JJ, I've always considered this "save the earth" theme in the environmentalism movement to be misguided at best. At worst it's an expression of that dualistic attitude, (also represented by the quote from Hepburn's character in The African Queen. She's a Methodist missionary... what else could she say?) that's been pounded into the Western mind by the hammer of biblical interpretation.Bill Moyers: "So when we say, 'Save the earth,' we are talking about saving ourselves."
Joseph Campbell: "Yes...
After all, we exist within a narrow window of environmental parameters.
Nature and natural are defined by context. Somewhere in there, however, is an idea that it means healthier. Any given species can behave against its own best interest, especially in extremis. We use 'unnatural' to define human interference or intervention, which is fine in demarcating the line between intervention and a 'natural' course. Often, such intervention is deemed unhealthy compared with the natural course. (i.e., 'natural' vs. medically managed birth) Very often, that intervention is validated by the twisted perception that 'natural' is unhealthy. (i.e. the virtual elimination of breastfeeding in mid 20th century America.)
Of course, when something 'natural' is deemed unhealthy, someone is going to make a buck off the 'artificial' alternative. The fallen aspect of nature is very good fodder for the profit motive.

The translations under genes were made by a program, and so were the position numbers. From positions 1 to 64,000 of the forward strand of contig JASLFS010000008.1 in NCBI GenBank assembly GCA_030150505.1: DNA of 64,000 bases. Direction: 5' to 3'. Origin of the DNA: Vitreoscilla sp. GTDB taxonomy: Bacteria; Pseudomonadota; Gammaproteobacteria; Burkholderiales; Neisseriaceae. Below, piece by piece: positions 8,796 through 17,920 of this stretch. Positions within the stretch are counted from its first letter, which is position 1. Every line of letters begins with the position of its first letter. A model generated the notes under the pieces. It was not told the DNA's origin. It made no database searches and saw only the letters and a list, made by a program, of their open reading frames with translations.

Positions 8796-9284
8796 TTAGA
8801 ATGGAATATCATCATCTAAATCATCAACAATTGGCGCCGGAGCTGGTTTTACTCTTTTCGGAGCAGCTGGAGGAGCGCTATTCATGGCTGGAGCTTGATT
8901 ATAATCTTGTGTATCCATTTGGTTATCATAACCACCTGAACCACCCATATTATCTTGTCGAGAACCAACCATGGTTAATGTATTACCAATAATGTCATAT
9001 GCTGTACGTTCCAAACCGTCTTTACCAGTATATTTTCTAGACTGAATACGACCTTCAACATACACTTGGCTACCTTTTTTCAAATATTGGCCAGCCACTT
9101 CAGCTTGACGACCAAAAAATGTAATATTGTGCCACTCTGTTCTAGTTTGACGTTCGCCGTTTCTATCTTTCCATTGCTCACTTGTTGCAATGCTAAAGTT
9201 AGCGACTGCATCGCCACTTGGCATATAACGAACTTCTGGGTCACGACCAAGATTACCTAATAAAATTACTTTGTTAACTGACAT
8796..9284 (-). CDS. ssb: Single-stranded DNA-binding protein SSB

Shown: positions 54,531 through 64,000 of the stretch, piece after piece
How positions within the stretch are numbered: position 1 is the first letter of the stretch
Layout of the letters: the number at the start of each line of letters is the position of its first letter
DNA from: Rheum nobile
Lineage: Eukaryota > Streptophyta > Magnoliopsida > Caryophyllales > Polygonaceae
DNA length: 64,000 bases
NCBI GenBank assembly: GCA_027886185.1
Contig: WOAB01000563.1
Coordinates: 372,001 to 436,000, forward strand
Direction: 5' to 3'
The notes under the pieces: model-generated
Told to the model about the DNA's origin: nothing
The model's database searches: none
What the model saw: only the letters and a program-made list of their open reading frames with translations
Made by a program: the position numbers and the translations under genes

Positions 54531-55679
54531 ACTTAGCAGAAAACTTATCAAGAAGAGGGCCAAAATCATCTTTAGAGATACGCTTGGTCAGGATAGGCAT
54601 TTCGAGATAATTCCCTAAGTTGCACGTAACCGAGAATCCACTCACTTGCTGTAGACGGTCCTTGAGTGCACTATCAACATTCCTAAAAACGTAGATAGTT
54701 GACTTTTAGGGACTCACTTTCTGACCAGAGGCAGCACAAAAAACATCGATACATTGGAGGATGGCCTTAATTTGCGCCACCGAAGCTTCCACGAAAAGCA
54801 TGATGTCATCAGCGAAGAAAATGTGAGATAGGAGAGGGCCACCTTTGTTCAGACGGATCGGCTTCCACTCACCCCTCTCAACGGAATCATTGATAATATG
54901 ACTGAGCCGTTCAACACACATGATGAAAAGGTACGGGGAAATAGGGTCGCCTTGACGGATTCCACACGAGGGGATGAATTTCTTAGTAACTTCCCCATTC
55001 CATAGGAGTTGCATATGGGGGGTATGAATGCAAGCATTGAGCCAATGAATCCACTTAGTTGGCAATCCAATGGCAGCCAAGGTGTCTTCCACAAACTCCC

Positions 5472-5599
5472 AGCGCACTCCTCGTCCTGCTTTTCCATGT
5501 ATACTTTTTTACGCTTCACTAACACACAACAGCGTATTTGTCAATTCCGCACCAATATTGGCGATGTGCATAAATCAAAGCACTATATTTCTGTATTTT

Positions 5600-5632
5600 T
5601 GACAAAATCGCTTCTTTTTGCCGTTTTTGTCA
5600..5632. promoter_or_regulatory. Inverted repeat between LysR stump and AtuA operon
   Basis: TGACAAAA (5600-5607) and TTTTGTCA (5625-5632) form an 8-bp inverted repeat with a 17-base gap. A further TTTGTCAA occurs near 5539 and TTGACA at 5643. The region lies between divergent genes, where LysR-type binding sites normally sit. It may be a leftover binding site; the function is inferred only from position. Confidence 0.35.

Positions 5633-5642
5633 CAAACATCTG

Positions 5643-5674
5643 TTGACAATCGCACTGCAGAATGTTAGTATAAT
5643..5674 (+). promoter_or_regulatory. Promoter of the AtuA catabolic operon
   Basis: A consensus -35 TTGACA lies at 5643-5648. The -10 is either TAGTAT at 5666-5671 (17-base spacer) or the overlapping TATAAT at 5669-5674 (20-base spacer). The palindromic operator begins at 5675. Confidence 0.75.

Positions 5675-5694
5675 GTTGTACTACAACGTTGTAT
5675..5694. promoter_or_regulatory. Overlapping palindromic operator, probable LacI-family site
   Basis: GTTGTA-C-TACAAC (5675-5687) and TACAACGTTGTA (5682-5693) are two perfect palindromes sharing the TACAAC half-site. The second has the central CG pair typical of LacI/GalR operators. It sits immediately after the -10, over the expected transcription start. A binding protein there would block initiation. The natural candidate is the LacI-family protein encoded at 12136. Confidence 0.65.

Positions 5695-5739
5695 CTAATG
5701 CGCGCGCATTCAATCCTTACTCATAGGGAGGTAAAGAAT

There's lots of hair splitting of words here, which certainly makes for a successfully long discussion! But in the long run, if our behavior results in our extinction, we will have been just another species that was here for a bit and then died out. And we will have died out for the same reason lots of other species do: an inability, or unwillingness, to balance ourselves with the parameters of our habitat.
We are, in fact, productions of this earth. We are, as it were, its organs. Our eyes are the eyes of this earth; our knowledge is the earth's knowledge. ~Campbell
Moyers is a Baptist minister! What else could he say?Not a bad way to spend the day, even if Moyer's constant biblical references get a bit tiresome after a while!
Watson's reply to this is valid. Alas I buried him on the previous page. This bit particularly:
Quite so. Moyer's was helping the Western audience connect Campbell with their previous knowledge. Good teaching, that.Moyers' conversations with Campbell were intended first and foremost for an American audience steeped principally in the Bible, didn't it simply make practical sense for them to discuss the Bible considerably more than other mythical traditions? Because the Bible is the main body of myth that most of the intended audience knew more about in the first place.